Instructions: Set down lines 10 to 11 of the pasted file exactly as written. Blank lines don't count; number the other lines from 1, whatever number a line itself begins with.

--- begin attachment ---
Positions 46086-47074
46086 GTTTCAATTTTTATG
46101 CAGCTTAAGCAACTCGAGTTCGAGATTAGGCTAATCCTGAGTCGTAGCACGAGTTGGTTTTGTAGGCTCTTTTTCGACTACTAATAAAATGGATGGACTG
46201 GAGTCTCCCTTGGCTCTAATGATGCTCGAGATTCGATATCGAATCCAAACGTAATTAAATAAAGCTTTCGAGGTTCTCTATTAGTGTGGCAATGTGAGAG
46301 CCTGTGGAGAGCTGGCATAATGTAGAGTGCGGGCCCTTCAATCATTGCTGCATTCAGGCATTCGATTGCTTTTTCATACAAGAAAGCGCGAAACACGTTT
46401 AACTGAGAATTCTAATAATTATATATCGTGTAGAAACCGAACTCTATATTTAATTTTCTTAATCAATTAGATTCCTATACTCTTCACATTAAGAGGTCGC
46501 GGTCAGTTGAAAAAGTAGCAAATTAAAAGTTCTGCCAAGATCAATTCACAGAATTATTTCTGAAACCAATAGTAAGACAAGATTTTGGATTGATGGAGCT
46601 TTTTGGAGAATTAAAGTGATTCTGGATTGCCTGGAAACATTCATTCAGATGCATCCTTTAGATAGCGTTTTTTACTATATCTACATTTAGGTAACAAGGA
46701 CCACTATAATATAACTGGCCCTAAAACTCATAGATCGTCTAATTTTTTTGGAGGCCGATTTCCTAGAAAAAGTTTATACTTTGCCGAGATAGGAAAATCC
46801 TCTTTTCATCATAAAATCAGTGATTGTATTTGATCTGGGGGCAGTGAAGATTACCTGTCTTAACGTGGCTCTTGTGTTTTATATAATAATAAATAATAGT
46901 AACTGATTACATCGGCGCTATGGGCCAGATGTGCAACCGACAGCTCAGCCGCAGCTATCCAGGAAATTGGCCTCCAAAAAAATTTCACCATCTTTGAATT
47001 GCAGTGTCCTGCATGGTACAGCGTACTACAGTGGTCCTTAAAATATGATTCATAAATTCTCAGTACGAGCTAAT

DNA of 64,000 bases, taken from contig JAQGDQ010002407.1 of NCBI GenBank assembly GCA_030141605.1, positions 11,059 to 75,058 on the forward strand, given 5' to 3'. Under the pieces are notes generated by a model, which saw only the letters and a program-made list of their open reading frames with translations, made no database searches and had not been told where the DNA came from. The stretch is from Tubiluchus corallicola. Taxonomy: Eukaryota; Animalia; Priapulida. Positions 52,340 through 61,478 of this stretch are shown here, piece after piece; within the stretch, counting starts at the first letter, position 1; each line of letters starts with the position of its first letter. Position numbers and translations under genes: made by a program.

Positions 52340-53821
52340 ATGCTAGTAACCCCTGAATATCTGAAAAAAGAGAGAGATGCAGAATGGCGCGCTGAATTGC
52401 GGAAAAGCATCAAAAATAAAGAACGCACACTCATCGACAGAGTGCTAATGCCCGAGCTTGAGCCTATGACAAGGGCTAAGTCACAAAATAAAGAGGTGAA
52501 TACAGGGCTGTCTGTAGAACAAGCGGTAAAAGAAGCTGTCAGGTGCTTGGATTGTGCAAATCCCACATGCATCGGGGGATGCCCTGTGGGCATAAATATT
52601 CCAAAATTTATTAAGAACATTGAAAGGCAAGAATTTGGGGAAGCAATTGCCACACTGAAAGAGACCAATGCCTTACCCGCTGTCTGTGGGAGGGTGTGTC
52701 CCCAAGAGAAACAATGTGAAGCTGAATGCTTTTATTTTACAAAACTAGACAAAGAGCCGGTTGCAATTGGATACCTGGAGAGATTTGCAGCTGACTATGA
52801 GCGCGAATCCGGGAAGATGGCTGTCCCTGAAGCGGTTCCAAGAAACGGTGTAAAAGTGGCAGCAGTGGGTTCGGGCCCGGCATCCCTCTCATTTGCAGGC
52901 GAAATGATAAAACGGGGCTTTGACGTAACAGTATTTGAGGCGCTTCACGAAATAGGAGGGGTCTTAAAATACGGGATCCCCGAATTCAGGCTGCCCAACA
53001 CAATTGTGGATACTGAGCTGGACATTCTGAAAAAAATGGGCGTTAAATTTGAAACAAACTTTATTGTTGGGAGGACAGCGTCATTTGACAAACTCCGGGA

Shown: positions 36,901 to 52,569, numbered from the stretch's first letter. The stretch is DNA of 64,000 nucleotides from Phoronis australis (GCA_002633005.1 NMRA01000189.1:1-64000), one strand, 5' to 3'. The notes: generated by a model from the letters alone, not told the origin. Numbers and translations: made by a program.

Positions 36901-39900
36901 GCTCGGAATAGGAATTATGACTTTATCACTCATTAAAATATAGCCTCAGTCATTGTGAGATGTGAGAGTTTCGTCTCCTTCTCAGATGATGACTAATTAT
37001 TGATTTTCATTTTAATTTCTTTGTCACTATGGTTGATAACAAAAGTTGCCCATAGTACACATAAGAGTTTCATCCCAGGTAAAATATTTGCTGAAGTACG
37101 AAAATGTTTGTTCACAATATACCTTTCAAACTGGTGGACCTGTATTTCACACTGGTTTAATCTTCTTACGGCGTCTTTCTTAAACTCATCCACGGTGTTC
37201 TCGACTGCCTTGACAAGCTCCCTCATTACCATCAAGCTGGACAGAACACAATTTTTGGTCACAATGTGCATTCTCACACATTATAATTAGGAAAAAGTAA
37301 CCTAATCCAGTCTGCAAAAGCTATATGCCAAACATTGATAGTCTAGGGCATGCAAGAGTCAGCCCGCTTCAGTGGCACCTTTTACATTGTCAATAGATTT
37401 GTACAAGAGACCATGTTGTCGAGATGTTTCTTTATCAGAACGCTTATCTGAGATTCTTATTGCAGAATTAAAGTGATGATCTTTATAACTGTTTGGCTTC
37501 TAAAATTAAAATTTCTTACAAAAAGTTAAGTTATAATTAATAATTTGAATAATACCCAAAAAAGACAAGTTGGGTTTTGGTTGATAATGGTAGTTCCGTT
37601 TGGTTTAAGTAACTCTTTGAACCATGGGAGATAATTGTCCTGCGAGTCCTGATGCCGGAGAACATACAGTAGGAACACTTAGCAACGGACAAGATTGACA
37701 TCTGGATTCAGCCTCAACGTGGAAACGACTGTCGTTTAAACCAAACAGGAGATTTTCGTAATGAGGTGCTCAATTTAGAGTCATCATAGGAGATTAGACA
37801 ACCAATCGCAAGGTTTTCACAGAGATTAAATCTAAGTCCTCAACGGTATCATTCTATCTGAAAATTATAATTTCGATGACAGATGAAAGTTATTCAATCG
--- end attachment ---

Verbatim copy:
46801 TCTTTTCATCATAAAATCAGTGATTGTATTTGATCTGGGGGCAGTGAAGATTACCTGTCTTAACGTGGCTCTTGTGTTTTATATAATAATAAATAATAGT
46901 AACTGATTACATCGGCGCTATGGGCCAGATGTGCAACCGACAGCTCAGCCGCAGCTATCCAGGAAATTGGCCTCCAAAAAAATTTCACCATCTTTGAATT